The debate over paid content continues to heat up, and here’s the latest flare.
While the New York Times is busy slashing headcount in the newsroom – and sifting through readers’ comments demanding it start charging for its website, the Wall Street Journal is squeezing blood from a stone in another way: it’s launching a “professional edition” of its Web site.
On Wednesday, Dow Jones & Co. announced that it will give readers who pay $49 a month deeper access to its data and newswire services. WSJ said it is targeting “businesses and individuals who need more specialized information about energy or corporate bonds, for example, than is available from WSJ.com, but aren’t the large companies targeted for costlier services by Dow Jones Newswires or Bloomberg L.P.”
At the moment, subscription access to WSJ.com is $149 a year.
Wall Street Journal Professional Edition has been in development for “over a year,” the company said.
It’s the latest push in Rupert Murdoch’s grand plan to charge for all online content across the company.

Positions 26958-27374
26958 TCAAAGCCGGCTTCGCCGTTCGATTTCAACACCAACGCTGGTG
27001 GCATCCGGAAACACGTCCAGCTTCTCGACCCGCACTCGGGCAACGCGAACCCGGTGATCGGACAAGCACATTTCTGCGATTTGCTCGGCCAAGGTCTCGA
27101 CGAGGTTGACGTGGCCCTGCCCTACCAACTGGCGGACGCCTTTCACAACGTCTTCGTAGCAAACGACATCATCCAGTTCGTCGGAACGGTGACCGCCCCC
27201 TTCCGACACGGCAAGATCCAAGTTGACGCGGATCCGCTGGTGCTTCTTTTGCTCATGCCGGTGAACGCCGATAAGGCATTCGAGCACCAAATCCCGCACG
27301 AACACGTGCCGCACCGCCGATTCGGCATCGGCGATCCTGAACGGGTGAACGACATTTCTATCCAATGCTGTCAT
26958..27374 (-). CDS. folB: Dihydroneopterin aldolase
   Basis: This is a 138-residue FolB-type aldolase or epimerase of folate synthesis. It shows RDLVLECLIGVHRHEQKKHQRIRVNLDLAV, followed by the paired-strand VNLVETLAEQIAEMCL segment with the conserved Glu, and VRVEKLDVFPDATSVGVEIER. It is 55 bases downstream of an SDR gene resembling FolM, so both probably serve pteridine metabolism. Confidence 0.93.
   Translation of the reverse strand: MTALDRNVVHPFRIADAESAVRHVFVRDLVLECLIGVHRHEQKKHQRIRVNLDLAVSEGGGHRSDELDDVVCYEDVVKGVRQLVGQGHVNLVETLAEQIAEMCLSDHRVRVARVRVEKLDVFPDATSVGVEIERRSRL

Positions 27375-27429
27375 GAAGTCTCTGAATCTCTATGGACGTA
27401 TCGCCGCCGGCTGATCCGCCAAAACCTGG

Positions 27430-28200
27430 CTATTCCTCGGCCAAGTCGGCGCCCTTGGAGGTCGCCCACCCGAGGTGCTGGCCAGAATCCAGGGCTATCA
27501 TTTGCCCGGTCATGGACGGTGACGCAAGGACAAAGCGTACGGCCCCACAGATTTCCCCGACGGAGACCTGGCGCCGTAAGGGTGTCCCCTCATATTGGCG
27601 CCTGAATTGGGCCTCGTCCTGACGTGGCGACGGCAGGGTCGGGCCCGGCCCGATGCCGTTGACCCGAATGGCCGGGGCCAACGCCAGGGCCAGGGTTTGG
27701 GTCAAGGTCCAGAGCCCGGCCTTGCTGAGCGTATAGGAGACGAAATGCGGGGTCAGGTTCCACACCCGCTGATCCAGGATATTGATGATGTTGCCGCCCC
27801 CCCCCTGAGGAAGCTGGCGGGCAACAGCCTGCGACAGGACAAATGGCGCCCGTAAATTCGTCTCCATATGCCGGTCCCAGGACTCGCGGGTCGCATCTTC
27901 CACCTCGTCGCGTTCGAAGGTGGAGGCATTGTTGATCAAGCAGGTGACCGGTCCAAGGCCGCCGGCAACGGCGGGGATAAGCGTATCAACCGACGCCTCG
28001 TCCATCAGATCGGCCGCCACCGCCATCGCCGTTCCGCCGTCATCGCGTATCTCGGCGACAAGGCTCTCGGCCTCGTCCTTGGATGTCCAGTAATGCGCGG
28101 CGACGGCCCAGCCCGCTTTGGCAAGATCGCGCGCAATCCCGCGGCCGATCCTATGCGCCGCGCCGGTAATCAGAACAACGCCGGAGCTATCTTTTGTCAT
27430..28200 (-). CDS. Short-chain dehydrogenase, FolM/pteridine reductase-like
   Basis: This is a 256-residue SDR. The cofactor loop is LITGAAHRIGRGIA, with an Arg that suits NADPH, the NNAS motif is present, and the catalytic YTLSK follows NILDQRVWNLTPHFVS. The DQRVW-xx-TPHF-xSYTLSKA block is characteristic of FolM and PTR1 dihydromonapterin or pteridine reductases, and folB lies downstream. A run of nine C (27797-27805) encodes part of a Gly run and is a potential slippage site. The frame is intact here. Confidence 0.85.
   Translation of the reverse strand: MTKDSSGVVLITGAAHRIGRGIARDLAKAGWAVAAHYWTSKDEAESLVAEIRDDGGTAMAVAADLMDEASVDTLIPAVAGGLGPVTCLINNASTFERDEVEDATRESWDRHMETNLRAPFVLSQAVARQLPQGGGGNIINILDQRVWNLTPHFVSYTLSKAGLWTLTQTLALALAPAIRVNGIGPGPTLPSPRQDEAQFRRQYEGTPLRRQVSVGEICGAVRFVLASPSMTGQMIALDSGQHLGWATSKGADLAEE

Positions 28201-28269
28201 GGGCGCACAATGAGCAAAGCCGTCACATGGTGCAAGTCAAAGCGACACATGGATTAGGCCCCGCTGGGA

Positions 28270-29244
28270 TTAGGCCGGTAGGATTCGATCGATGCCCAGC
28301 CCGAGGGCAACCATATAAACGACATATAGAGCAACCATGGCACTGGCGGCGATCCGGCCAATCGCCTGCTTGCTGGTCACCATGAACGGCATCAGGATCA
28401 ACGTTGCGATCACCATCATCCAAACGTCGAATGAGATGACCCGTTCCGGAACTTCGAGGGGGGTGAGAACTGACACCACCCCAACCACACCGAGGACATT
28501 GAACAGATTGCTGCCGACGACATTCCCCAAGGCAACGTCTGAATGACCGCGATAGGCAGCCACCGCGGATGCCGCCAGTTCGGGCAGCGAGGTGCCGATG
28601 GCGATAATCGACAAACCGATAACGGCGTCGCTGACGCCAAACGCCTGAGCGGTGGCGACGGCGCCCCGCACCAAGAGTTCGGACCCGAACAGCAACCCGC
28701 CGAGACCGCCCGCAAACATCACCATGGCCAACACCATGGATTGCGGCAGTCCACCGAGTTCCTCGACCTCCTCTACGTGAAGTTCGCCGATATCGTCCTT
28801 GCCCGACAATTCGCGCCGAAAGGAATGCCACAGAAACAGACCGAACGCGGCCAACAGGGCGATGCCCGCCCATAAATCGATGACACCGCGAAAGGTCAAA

During a conference call with investors in August, Murdoch said that the success of WSJ.com has proven to him that he can charge for content online, and thinks the pay model can be transferred across all of News Corp.’s Web properties.
In September, Murdoch said the company plans to charge users who access the Wall Street Journal on their mobile devices, too.
Unlike the Times’ blog post about newsroom layoffs, which generated hundreds of comments, with many readers suggesting various business models for the paper to pursue, the WSJ story about its premium content service has had very few comments – three in fact.
This one, however, suggests there could be a backlash: “Will the existing service that I’m paying for be rebranded as the WSJ Amateur Edition?”